Morneau Now on Twins Trade Waivers


The talk about trading Justin Morneau is getting more and more serious, and it could happen soon. According to two top officials with access to the waiver wire, the Twins have placed Morneau on trade waivers yesterday.

The 48-hour waiver period expires at noon Wednesday. Claims are awarded in reverse order of standings at the time of the waiver expiration, with teams in a given player’s league having first priority.

Teams that still have playoff aspirations and a perceived need for help at first base or designated hitter are, the New York Yankees, Cleveland Indians, Baltimore Orioles, Tampa Bay Rays, Oakland A’s, Texas Rangers and Boston Red Sox would currently have first dips on Morneau, in that order.

That means it could be difficult for the Pittsburgh Pirates, who lead the NLC with baseball’s second-best record, to be awarded a waiver claim on Morneau, who entering Tuesday was hitting .262 with 14 home runs and 67 runs batted in. The Pirates were among a handful of teams believed to have the most interest in dealing for him at the July 31 non-waiver trade deadline.

“There’s nothing I can do, so I’m not going to worry about it too much,” Morneau said before Tuesday’s game. “It’s not possible to put it out of your mind. It’s a reality, but it’s out of my control.”

Morneau is still owed $3.67 million as he faces free agency this offseason. He hit just eight home runs in the first four months this season, but has since made up for that and has hit six homers in August, in a span of 12 games and just 52 at-bats.

That included three homers over the weekend at Chicago’s U.S. Cellular Field, which always has been one of his favorite road parks as a hitter.

“The ball can fly out of there pretty good, especially in summertime,” Morneau said. “I felt good. The swing’s been a lot more consistent. I found something with my hands working a little better, and it’s allowed me to wait a little bit longer and to trust my swing a little bit more.”

“I don’t think a hot streak or a cold streak will affect that (his trade value) too much,” Morneau said over the weekend. “If there’s a team that feels like you can contribute, if they feel like it’s worth giving up something, that will happen. If not, I’m happy here.”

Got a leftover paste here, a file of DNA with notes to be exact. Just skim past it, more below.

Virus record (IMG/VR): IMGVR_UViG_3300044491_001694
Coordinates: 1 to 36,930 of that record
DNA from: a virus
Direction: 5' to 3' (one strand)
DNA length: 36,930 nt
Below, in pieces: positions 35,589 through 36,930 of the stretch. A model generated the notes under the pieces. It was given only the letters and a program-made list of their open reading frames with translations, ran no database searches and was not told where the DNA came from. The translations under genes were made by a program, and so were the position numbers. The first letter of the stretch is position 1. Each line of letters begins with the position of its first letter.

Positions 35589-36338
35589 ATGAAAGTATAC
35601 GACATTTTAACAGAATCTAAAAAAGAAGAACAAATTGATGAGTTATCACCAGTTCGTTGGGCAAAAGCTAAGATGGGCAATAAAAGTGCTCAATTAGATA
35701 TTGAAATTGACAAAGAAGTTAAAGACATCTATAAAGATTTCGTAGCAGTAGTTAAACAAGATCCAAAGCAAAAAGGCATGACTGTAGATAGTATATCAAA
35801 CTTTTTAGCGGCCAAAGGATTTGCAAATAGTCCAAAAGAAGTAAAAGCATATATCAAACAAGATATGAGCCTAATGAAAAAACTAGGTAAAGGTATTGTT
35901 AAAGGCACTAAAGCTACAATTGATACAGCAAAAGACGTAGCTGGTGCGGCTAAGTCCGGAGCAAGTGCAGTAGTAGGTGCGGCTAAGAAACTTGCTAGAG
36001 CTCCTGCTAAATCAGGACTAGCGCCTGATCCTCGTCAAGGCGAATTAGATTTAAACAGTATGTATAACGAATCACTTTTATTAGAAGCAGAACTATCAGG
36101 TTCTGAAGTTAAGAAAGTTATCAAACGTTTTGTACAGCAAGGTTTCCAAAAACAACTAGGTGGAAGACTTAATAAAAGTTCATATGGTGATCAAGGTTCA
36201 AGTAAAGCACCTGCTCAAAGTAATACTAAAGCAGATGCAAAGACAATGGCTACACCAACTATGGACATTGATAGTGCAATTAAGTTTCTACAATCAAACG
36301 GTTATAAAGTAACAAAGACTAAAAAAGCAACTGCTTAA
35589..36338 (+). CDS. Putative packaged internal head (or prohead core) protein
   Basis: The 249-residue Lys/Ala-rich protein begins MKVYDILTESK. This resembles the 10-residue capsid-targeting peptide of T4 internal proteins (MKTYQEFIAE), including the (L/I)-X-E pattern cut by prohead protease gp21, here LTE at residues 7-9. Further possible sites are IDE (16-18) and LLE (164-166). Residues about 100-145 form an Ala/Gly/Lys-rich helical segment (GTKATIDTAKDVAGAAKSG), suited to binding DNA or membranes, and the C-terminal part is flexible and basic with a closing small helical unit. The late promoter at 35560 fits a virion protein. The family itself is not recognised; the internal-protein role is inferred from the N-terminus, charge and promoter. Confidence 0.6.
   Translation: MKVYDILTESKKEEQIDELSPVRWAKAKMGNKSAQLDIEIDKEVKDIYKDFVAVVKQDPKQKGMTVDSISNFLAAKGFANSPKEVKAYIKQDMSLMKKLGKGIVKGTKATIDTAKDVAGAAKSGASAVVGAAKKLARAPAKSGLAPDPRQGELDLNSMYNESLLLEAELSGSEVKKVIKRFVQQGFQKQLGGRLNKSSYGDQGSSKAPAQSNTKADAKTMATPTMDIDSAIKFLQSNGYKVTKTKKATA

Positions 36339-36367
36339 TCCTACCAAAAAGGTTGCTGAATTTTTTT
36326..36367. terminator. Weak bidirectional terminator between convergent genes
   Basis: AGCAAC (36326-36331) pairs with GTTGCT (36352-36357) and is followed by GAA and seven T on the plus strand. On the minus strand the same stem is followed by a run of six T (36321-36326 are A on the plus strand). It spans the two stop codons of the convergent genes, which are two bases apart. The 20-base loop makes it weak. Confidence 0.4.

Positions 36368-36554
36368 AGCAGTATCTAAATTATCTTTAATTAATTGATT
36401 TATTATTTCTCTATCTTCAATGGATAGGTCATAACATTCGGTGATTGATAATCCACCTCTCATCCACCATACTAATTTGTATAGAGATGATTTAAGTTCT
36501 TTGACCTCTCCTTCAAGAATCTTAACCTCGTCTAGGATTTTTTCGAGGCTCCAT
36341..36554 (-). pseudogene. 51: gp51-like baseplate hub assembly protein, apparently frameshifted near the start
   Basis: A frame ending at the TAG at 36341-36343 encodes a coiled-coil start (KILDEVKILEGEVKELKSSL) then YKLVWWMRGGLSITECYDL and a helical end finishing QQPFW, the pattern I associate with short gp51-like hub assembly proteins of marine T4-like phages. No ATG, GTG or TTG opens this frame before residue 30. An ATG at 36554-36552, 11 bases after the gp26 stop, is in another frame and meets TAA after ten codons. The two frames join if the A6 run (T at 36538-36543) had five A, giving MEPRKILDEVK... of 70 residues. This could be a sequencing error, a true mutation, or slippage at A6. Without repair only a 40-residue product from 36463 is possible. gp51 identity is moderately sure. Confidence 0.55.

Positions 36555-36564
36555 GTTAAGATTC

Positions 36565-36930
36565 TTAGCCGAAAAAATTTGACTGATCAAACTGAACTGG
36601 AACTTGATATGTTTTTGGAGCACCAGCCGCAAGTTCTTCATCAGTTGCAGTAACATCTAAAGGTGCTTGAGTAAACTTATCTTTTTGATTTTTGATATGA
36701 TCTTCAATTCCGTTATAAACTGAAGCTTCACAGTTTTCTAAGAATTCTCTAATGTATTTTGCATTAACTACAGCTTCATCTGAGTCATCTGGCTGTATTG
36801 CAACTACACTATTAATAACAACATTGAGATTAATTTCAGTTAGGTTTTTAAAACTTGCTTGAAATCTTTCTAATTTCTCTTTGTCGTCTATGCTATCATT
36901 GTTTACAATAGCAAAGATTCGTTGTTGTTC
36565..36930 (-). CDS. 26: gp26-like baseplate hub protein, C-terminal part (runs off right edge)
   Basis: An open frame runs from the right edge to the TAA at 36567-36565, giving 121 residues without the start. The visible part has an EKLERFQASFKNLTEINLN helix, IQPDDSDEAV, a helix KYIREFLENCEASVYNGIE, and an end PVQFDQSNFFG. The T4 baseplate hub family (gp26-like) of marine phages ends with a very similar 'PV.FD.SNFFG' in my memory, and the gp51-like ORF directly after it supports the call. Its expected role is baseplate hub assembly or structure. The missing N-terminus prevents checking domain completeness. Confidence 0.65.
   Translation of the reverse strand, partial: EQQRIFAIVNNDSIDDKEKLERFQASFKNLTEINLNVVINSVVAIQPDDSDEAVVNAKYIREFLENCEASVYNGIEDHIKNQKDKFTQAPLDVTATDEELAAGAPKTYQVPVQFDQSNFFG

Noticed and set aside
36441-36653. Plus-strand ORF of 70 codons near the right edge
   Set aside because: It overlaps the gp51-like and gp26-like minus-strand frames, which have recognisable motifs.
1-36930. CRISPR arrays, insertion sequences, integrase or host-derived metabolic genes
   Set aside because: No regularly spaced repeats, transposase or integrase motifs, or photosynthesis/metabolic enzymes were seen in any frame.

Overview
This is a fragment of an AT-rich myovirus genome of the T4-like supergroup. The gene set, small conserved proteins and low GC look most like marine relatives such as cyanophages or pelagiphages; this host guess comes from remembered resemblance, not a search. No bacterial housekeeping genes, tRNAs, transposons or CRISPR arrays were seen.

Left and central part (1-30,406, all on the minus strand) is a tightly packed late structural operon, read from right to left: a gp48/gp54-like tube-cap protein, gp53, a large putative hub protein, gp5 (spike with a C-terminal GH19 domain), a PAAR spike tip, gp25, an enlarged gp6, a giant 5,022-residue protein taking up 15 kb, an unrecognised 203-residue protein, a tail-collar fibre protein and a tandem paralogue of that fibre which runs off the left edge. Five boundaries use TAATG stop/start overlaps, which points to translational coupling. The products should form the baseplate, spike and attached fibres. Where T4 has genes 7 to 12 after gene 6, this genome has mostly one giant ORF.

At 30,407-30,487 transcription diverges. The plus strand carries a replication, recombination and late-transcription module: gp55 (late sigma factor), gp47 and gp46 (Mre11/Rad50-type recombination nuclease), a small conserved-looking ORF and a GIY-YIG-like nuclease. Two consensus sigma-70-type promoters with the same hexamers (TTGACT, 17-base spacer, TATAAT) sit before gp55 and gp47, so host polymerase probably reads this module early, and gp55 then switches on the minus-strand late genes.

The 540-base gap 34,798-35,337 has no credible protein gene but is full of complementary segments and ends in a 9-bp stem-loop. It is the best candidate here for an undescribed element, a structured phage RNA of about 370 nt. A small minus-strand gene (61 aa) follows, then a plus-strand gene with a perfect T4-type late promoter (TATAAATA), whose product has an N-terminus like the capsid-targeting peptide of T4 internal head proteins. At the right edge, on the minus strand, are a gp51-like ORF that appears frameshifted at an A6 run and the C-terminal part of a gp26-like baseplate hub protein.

There are four scenarios could play out once Morneau’s waiver period expires Wednesday.

In the first, the claiming team would succeed in working out a trade within the maximum 48 hours with the Twins, although Minnesota showed little interest in July of defraying any of the slugger’s remaining salary.

In the second, they would not be able to work out a trade and the Twins would revoke their waivers request on Morneau, meaning he could not be traded this year.

In the third, the Twins could simply allow the claiming team to be awarded Morneau and the remaining obligation on the six-year, $80 million contract he signed in January 2008.

Finally, Morneau could pass through waivers without any team claiming him. That would enable to Twins to discuss trading him to any team for the remainder of this season.

One National League club official wouldn’t be surprised if Morneau changes teams without the Twins receiving anything in return.

“I could see the claim being awarded — if there were a claim,” the official said. “I think (Twins general manager Terry Ryan) might be more inclined to move the player and the money.”

The official termed Oakland a “dark horse,” Boston a “potential suitor” and Tampa Bay where Morneau “might fit best because he’s a nice player for what they try to do.”

However, the primary stumbling block remains Morneau’s remaining obligation, which could eliminate clubs such as Baltimore and Pittsburgh. The Orioles made three significant pitching acquisitions before the deadline, and money always is an issue for the Pirates.

“That money ($3.67 million),” the official said, “for a month and a half is a little steep.”